A text chat discusses hunting ‘deplorables’ at ‘The Manor,’ eliciting both laughter and caution. Richard (Glenn Howerton, "The Strangers") makes ridiculous demands of a private plane’s flight attendant (Hannah Alline) before her eyes go wide, a man in a plaid flannel shirt stumbling into the cabin frothing at the mouth. A woman (Emma Roberts) wakes up in a field, a bit gag padlocked onto her head. She is one of twelve about to learn that a right wing conspiracy, Manor Gate, is real in “The Hunt.”
Laura's Review: C+
The movie that was famously yanked from release last year after its trailer incited controversy after the El Paso shooting, Trump chiming in about a liberal racist Hollywood, is seemingly cursed, finally unveiling right into the maw of the COVID-19 pandemic. There are two things everyone should know about the film. Firstly, it isn’t the movie its trailer or 45 suggested it was, rather a survivalist horror satire skewering the worst elements of both sides of U.S. political divide. Secondly, that said, it is more popcorn entertainment with some gore ladled on than a serious attempt to get people thinking, writers Nick Cuse & Damon Lindelof (HBO's 'The Leftovers,' 'Watchmen') inconsistent in the political motivation and economic class divide of their twist on the 'Most Dangerous Game.' “The Hunt” is a series shock kills leading to its climactic female mano a mano showdown with a few throwaway laughs along the way.
No sooner has Roberts observed a woman gagged like herself (Betty Gilpin, "Isn't It Romantic," TV's 'GLOW') than she notes a giant crate in the middle of the field, a crowbar propped against one end. As panicked people flee, expecting the worst, it is opened, first to eject a live, costumed pig, then to reveal a full trove of weaponry and the keys to everyone’s padlocked gags (So why include them to begin with? When we saw these people being transported in the private plane’s hold, they were not gagged.). As they free themselves, they come under fire, Roberts shown how to shoot by a man with a rifle ('This Is Us's' Justin Hartley).
One of the most surprising elements of the film is its readiness to take out famous faces among its cast of television stars (the exception, two time Oscar winner Hillary Swank, is kept under wraps until the climax, heard, but not seen, before then). As the redneck victims numbers decrease, Staten Island (Ike Barinholtz) leads a group of three to a gas station for help, but it’s easy enough to guess that owners Ma (Amy Madigan) and Pop (Reed Birney) are not what they seem. Eventually Crystal (Gilpin) emerges as the toughest and smartest of the lot. She also resists the type of ‘deplorable’ rhetoric displayed by the likes of Gary (Ethan Suplee) when they run into terrified Middle Eastern refugees. So just who is she? The filmmakers themselves appear to be unsure.
Director Craig Zobel ("Great World of Sound," "Compliance") has crafted a slick production for what would have been a drive-in feature fifty years ago. With some additional effort this could have been much more. While a clever idea, the film’s ‘conspiracy theory turned reality’ hook makes little sense in execution, its ‘liberal elites’ ditching some of the very traits they are known for in order for it to work.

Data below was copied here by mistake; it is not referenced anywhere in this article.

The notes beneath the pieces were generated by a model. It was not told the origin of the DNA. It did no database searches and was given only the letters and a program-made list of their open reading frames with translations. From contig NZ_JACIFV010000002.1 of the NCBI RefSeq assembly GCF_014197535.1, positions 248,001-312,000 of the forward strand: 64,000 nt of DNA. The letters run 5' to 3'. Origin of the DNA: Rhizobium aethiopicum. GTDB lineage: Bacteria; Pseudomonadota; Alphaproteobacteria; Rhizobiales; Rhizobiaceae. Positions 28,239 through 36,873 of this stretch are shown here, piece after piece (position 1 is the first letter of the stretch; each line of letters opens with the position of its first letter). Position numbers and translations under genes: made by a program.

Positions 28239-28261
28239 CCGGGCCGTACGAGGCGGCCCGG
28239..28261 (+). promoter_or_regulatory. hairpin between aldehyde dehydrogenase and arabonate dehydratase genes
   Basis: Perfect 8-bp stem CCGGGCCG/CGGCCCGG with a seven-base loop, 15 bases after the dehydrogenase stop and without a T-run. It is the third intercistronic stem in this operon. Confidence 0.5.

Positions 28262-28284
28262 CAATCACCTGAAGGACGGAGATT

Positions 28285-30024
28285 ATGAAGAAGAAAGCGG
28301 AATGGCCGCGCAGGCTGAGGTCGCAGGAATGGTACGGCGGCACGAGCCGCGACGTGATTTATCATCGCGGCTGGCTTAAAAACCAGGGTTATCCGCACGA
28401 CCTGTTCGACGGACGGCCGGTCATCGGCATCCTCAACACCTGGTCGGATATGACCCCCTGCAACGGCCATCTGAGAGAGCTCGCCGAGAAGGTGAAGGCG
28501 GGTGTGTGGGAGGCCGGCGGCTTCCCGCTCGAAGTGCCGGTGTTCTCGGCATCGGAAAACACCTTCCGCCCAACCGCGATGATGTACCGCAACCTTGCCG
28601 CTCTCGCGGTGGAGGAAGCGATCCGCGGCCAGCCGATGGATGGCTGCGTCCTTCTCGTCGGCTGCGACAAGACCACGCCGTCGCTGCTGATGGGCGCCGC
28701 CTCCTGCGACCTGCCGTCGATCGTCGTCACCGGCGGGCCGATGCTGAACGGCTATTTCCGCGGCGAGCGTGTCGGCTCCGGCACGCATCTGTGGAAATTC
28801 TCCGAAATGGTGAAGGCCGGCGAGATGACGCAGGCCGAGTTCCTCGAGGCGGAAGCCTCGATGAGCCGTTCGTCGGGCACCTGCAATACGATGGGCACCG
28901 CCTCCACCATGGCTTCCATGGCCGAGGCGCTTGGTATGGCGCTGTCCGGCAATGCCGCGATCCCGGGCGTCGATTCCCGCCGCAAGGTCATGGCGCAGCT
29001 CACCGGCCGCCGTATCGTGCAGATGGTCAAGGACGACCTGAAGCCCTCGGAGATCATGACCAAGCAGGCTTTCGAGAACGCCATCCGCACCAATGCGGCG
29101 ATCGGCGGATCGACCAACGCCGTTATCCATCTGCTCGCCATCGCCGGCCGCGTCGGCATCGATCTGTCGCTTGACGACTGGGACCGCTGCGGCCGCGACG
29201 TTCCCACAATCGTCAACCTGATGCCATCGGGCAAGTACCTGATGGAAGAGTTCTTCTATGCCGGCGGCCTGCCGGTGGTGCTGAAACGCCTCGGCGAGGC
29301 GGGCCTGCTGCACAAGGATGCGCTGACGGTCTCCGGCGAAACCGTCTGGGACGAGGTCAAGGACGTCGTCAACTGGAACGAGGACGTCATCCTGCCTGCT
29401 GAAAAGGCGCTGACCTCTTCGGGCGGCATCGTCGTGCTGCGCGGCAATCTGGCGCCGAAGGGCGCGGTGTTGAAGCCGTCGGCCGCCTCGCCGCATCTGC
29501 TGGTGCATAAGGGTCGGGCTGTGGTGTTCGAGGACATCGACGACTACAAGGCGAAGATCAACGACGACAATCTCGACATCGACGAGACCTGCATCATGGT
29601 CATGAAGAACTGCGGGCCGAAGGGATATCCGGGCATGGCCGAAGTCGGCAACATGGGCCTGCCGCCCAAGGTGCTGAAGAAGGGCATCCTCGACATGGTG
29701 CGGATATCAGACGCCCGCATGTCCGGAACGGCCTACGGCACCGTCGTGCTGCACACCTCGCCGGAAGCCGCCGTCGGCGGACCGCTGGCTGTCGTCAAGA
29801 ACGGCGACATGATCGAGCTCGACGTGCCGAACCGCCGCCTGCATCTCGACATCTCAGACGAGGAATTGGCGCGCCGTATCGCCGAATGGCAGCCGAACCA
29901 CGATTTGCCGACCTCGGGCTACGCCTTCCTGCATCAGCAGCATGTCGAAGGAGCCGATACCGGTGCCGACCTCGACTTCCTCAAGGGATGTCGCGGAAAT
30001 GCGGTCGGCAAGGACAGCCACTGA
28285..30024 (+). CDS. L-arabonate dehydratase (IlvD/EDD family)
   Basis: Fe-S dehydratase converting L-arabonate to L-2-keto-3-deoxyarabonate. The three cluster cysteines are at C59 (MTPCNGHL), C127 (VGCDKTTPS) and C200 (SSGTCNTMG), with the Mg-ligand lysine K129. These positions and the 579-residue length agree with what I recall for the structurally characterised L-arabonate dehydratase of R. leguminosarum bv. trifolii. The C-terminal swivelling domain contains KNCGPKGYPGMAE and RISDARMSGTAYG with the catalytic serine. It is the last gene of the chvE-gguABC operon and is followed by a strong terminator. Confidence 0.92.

Robin's Review: C+
A group of privileged and filthy rich individuals gather to discuss their latest project. Dissolve to a woods and field where a dozen people awake to find they are gagged. In the middle of the field is a large crate. As they investigate the box full of guns, they are taken out one by one in “The Hunt.”
I learned, after seeing “The Hunt,” that it was “loosely” adapted from the 1924 short story by Richard Connell, The Most Dangerous Game, which was the source for one of my favorite movies, 1932’s also titled “The Most Dangerous Game.” And, I can see, vaguely, the source material in this latest adaptation. The difference is, the subtly and psychology of the ’32 film and its focal hunt has been replaced by a bloodbath of various victims offed by various violent means.
Betty Gilpin is first among equals as on of the dozen. But, unlike the others being taken out one at a time, Crystal is a force unto herself and is the wrench thrown into the works of the elites’ plan. What starts out as a cat and mouse game with the cat holding all the cards slowly turns so that Crystal becomes the mouse that ROARED. Gilpin handles the copious physical action quite well but, throughout the movie, she wears a grimace, like a teen age girl trying to hide her braces.
The rest of the cast are mainly just fodder for the multiple mayhems that take place, including stepping on land mines, having a live grenade stuck down one hunter’s pants, many gunshot deaths, and one with a bow and arrow, It feels more like an installment of “The Purge” but with both sides decimated. Hillary Swank, on top of the bill, seems to be there for just for the name of the two-time best actress Oscar winner.